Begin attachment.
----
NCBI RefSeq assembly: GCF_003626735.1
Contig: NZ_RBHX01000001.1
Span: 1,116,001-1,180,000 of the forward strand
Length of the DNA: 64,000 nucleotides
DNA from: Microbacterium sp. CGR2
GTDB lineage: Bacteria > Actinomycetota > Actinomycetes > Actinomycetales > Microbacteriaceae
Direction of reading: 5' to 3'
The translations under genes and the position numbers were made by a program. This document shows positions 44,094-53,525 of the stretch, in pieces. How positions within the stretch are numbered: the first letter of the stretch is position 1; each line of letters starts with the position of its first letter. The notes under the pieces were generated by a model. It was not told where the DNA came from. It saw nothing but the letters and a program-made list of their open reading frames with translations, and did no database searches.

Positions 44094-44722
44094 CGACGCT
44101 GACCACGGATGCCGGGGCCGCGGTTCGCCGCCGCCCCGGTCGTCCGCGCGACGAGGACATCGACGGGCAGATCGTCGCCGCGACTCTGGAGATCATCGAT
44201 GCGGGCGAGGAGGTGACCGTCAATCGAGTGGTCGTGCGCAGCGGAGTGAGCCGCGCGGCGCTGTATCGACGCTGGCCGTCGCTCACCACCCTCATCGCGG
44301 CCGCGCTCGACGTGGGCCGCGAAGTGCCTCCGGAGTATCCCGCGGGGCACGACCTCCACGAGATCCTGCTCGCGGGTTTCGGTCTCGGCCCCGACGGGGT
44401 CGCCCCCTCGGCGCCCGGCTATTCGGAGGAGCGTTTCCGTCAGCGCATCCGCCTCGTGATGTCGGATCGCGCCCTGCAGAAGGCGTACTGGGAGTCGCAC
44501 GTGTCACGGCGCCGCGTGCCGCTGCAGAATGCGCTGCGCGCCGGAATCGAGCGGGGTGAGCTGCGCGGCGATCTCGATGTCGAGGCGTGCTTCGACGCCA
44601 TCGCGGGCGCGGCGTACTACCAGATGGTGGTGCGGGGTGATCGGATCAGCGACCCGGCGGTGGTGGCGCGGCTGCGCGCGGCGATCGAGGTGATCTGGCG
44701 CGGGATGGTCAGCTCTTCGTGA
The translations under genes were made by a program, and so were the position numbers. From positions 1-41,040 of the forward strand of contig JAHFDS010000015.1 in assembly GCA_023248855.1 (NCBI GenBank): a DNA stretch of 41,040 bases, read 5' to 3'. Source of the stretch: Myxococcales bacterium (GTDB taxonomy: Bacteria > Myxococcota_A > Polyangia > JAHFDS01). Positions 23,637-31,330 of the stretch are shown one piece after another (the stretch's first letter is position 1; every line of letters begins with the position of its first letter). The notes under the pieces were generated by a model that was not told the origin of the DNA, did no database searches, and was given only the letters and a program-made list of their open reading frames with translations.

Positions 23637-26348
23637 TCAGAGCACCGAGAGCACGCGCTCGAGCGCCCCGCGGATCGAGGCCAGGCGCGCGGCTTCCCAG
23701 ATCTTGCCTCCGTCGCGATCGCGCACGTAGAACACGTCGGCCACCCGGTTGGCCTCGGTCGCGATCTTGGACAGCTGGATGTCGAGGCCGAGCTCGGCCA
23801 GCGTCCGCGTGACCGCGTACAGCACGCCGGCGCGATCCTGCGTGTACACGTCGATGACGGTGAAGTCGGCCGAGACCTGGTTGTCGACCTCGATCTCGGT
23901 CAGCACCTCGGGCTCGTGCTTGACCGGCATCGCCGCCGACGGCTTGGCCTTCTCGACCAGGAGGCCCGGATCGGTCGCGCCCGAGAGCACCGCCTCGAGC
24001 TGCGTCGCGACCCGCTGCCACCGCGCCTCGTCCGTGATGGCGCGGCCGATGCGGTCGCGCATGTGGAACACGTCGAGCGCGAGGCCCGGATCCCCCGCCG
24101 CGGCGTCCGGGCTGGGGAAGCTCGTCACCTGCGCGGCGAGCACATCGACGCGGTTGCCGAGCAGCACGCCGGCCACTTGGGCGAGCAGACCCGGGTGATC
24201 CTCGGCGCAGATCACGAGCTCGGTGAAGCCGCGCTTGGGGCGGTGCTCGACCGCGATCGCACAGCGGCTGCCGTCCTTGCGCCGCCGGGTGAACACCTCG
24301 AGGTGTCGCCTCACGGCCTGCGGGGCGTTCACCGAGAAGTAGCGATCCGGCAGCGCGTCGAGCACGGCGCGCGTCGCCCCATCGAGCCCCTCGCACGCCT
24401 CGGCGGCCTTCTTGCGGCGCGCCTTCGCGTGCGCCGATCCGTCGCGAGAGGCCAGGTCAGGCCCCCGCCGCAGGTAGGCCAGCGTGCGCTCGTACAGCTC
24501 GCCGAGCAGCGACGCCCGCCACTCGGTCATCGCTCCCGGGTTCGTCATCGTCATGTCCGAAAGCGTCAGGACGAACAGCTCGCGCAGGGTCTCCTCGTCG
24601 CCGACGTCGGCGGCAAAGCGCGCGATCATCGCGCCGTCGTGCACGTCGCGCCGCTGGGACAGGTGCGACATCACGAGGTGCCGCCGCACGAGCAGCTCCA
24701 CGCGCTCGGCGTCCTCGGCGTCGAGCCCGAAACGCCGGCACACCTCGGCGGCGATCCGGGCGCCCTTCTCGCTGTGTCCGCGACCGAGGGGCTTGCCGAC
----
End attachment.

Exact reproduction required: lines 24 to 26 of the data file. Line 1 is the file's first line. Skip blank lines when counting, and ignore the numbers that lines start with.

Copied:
24001 TGCGTCGCGACCCGCTGCCACCGCGCCTCGTCCGTGATGGCGCGGCCGATGCGGTCGCGCATGTGGAACACGTCGAGCGCGAGGCCCGGATCCCCCGCCG
24101 CGGCGTCCGGGCTGGGGAAGCTCGTCACCTGCGCGGCGAGCACATCGACGCGGTTGCCGAGCAGCACGCCGGCCACTTGGGCGAGCAGACCCGGGTGATC
24201 CTCGGCGCAGATCACGAGCTCGGTGAAGCCGCGCTTGGGGCGGTGCTCGACCGCGATCGCACAGCGGCTGCCGTCCTTGCGCCGCCGGGTGAACACCTCG